Thomas Francis Kiely (25 August 1869 – 6 November 1951) was an Irish athlete. Kiely won gold in the all-round at the 1904 Summer Olympics in St. Louis, Missouri, making him the first multi-event track and field champion of the Modern Olympic Games
With an HPI of 40.77, Edward Barrett is the 9th most famous Irish Athlete. His biography has been translated into 15 different languages.
Edward Edmond Barrett (3 November 1877 – 19 March 1932) was a track and field athlete, wrestler and hurler. He was born in Rahela, Ballyduff, County Kerry, Ireland.Barrett played hurling with the local Ballyduff team. He emigrated to London, joined a local hurling club and was selected for the London GAA team. He was a corner-forward on the London team which won the 1901 All-Ireland Championship, beating Cork GAA 1–5 to 0–4 in the final. It remains London's only senior All-Ireland hurling Championship title. Barrett also appeared for London in the final of the following year, but this time Cork gained revenge, thrashing London 3–13 to 0–0.He won a gold medal as part of the City of London Police tug-of-war team in the 1908 Olympic Games in London. He also won a bronze medal in the heavyweight division of the freestyle wrestling competition.Barrett also competed in the shot, javelin and discus competitions in the 1908 athletics programme, but wrestling was his premier sport. He was British heavyweight freestyle champion in 1909 and 1911. Barrett also competed in Greco-Roman wrestling in both 1908 and the Stockholm Olympics of 1912. He was defeated in the first round on both occasions.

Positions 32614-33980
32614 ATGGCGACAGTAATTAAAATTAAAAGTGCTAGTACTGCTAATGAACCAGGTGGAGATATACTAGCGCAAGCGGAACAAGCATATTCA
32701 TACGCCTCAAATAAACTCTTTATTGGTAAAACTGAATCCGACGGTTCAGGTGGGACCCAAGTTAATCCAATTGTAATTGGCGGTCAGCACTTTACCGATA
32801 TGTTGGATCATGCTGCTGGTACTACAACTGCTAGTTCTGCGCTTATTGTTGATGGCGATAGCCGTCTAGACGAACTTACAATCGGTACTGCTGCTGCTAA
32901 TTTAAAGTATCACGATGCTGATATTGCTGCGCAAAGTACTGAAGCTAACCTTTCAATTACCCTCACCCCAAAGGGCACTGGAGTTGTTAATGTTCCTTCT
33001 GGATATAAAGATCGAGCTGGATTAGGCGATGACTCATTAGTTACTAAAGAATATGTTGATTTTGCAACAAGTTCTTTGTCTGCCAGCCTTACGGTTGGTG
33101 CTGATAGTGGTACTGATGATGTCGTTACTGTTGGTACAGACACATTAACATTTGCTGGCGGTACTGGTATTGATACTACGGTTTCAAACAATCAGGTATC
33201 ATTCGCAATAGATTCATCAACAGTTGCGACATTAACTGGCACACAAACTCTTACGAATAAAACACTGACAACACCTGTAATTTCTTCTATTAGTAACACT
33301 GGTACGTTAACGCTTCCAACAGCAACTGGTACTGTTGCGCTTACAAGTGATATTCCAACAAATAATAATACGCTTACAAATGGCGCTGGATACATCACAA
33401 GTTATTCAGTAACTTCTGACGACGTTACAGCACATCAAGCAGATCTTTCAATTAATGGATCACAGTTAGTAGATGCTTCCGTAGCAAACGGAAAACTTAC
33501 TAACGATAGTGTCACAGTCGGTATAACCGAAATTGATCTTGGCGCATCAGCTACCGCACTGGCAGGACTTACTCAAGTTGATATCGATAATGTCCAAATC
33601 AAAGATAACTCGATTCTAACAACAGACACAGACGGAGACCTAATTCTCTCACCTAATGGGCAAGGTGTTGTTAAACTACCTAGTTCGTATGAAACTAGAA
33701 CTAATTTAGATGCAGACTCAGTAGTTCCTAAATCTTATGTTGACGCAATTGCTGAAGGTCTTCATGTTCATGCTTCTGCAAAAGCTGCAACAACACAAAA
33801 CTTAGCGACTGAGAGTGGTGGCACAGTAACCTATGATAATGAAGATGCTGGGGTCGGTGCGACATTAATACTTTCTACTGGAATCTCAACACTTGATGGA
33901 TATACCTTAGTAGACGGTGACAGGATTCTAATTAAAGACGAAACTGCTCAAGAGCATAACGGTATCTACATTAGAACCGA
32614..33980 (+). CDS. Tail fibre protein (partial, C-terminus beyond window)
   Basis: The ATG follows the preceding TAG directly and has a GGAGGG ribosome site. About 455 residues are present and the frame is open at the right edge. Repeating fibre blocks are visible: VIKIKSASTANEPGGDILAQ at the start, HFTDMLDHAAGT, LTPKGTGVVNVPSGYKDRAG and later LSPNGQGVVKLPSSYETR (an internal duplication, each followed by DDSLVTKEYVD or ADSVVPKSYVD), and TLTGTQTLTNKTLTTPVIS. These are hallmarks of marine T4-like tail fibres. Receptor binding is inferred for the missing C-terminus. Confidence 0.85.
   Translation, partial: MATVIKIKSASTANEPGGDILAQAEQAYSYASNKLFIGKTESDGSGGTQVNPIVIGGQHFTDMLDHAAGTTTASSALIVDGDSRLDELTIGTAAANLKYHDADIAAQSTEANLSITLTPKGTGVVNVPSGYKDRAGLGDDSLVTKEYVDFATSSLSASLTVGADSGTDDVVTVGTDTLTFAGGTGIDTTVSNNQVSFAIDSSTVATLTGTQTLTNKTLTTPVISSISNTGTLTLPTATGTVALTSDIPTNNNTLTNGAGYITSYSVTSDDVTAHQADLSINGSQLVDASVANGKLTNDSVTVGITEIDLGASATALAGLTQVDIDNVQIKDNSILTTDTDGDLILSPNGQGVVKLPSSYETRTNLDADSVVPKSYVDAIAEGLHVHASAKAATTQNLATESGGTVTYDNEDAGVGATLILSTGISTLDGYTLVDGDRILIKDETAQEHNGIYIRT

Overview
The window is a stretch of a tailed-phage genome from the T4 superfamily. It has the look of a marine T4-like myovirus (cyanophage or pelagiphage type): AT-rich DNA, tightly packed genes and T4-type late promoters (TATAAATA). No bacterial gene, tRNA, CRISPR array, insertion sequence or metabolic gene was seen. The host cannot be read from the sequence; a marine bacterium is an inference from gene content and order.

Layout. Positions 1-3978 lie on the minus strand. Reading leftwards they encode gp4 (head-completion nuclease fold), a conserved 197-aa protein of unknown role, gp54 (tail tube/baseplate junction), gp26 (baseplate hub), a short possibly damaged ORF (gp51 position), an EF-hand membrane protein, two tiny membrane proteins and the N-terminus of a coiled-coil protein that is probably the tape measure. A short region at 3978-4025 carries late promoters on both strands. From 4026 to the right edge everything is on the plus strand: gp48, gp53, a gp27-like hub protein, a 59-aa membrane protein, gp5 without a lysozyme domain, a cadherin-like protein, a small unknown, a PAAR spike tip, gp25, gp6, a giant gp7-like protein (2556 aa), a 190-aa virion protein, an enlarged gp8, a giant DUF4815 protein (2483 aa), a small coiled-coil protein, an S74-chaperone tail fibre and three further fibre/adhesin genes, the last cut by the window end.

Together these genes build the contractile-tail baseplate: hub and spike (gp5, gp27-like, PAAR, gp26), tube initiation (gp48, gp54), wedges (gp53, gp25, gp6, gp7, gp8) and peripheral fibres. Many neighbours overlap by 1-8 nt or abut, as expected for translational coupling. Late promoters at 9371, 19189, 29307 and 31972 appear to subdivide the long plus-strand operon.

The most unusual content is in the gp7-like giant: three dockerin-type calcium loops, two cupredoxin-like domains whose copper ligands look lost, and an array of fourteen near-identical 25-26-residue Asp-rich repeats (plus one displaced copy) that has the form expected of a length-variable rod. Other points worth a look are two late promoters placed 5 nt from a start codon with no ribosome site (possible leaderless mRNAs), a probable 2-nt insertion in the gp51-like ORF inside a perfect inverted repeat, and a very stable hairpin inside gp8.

With an HPI of 38.62, Pat O'Callaghan is the 10th most famous Irish Athlete. His biography has been translated into 22 different languages.